Coloniality at large: Knowledge at the late stage of the modern/colonial world system
The end of the twentieth century has brought a new series of problems not only in the socio-historical and economic order of things but in the domain of knowledge as well. To say that we do not have models or concepts to understand new social configurations and forces, or to anticipate and project the future is not enough. The question seems to be deeper or wider than that and it touches upon the very presupposition of the disciplines or culture of scholarship that have been producing concepts and models. In the last twenty years, cultures of scholarship have been running through new models and concepts as we have been running to buy the last version of Nikes or a new car model. The problem is not to find new models within the current disciplinary configurations, or interdisciplinary if you wish, but that it is the very structure of knowledge production and cultures of scholarship that need to be reviewed. It is hardly a novelty today to say that the coming into being of the social sciences is parallel and interconnected with the wave of colonial expansion after Napoleon, that the growth and expansion of the natural sciences were related to both the industrial revolution and to the empirical knowledge of nature collected all over the world. Finally, that the humanities were re-articulated toward the end of the eighteenth century when the legacies of humanistic education (the trivium and the quadrivium), were dismantled by the philosophical re-structuring of the enlightenment. © 1999 Taylor & Francis Group, LLC.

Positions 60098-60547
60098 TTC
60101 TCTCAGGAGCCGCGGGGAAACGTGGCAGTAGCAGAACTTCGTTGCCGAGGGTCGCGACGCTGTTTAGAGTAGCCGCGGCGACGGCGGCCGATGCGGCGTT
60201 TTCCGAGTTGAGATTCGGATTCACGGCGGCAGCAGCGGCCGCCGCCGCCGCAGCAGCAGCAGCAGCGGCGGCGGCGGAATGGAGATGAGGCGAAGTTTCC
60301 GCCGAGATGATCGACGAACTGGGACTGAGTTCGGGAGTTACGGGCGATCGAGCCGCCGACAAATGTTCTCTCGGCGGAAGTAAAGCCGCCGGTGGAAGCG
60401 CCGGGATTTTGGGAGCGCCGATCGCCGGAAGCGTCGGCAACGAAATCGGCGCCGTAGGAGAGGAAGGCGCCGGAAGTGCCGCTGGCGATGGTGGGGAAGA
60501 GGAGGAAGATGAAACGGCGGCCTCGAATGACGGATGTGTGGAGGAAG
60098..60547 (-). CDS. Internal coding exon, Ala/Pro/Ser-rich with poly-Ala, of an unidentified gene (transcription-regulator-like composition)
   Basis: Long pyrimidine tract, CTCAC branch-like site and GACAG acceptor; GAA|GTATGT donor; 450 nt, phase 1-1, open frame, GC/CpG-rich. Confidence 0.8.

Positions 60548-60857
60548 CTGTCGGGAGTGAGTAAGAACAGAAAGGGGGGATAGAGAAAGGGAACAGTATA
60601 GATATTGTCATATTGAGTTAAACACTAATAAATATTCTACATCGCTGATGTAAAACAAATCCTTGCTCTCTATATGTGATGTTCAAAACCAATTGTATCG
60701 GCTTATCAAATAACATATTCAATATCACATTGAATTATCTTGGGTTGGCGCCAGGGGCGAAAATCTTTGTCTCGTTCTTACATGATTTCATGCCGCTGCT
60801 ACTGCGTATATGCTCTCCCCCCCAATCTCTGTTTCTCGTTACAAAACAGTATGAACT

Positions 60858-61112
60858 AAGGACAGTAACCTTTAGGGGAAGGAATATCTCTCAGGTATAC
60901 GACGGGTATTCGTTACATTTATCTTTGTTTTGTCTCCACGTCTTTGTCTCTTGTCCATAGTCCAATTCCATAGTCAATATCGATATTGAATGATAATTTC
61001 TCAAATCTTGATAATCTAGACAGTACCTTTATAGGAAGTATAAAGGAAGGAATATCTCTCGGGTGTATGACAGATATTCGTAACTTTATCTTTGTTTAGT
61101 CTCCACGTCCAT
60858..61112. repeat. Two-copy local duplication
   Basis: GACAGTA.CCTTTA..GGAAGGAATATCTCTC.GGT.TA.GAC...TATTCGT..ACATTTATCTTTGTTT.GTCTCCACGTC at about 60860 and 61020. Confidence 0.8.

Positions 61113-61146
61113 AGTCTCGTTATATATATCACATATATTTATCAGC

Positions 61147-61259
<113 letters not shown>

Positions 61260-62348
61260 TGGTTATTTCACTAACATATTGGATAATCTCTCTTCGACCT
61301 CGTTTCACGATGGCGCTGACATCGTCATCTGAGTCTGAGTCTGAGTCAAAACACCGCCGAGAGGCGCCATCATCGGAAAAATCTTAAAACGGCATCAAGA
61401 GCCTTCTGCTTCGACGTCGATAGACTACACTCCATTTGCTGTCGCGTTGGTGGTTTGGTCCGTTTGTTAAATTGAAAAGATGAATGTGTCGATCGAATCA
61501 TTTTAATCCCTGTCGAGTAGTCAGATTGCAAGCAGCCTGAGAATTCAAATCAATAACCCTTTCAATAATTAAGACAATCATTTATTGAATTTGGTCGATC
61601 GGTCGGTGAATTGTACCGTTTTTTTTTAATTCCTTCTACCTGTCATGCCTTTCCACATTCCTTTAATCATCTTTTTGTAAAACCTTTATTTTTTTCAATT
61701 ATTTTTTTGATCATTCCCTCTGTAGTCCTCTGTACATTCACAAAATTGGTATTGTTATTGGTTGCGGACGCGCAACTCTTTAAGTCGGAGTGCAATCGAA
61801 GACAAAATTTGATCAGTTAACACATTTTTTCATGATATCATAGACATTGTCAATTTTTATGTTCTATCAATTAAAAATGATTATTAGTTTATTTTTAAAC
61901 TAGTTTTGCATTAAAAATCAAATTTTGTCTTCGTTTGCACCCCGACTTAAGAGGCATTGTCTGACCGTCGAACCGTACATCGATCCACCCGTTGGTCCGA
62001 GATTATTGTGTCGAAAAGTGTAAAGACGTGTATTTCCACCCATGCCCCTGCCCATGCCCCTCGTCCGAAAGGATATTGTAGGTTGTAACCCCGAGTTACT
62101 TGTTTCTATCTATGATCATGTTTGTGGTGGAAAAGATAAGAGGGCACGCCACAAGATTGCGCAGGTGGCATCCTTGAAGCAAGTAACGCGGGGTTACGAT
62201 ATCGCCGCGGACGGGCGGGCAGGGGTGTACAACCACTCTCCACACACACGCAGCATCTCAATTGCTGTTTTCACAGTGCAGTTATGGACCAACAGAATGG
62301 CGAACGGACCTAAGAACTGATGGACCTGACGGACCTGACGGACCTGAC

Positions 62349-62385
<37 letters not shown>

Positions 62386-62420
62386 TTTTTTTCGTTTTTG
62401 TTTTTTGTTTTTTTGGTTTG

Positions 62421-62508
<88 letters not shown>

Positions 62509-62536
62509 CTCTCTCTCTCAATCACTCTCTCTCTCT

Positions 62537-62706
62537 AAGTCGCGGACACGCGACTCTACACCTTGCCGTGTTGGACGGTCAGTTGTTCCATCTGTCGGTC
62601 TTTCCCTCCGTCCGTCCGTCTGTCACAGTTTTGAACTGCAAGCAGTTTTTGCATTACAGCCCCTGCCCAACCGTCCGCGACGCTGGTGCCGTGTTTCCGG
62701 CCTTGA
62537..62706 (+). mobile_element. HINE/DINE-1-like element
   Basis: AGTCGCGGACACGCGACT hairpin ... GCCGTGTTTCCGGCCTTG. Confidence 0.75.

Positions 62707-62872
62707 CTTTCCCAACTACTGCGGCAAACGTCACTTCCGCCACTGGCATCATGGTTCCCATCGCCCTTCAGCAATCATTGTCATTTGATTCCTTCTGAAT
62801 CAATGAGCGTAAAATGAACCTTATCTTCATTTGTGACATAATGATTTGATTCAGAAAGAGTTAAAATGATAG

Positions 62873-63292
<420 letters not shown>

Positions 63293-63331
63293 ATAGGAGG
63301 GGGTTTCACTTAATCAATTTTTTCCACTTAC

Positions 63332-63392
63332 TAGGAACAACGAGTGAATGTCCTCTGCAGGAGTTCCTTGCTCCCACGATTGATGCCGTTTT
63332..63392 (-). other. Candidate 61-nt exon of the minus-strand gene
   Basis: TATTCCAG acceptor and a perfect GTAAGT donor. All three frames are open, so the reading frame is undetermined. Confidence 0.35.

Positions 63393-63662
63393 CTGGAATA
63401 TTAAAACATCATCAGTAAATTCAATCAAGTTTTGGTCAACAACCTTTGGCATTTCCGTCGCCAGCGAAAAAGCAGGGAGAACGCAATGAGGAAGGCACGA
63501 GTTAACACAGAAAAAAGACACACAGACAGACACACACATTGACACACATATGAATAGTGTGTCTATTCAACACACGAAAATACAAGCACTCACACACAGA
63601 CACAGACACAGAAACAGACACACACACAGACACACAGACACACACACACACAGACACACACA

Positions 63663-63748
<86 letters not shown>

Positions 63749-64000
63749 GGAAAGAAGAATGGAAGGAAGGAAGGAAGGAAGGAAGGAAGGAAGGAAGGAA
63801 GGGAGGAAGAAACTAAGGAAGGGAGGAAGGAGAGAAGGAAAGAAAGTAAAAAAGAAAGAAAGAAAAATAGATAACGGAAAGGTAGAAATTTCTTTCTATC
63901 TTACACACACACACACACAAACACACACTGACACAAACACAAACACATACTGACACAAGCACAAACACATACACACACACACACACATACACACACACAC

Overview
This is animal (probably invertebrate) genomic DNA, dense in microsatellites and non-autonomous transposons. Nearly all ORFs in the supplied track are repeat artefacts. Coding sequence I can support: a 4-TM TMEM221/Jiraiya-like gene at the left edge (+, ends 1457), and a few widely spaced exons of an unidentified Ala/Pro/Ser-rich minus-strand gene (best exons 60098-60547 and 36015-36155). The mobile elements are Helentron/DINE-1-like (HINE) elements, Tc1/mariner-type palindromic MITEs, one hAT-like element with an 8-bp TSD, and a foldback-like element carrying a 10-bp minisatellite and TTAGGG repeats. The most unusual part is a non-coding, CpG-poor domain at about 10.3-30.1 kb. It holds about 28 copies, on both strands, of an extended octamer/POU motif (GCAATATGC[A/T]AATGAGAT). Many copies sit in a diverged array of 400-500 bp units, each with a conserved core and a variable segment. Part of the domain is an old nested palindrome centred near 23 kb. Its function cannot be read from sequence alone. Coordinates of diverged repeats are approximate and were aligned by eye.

Volume / Issue
Start / End Page
Electronic International Standard Serial Number (EISSN)
International Standard Serial Number (ISSN)
Digital Object Identifier (DOI)